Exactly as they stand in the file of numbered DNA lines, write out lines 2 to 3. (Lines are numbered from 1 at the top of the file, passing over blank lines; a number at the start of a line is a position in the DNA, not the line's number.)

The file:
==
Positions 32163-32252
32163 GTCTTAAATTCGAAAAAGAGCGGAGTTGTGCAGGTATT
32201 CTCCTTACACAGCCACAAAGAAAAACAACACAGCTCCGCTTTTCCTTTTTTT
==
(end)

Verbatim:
32163 GTCTTAAATTCGAAAAAGAGCGGAGTTGTGCAGGTATT
32201 CTCCTTACACAGCCACAAAGAAAAACAACACAGCTCCGCTTTTCCTTTTTTT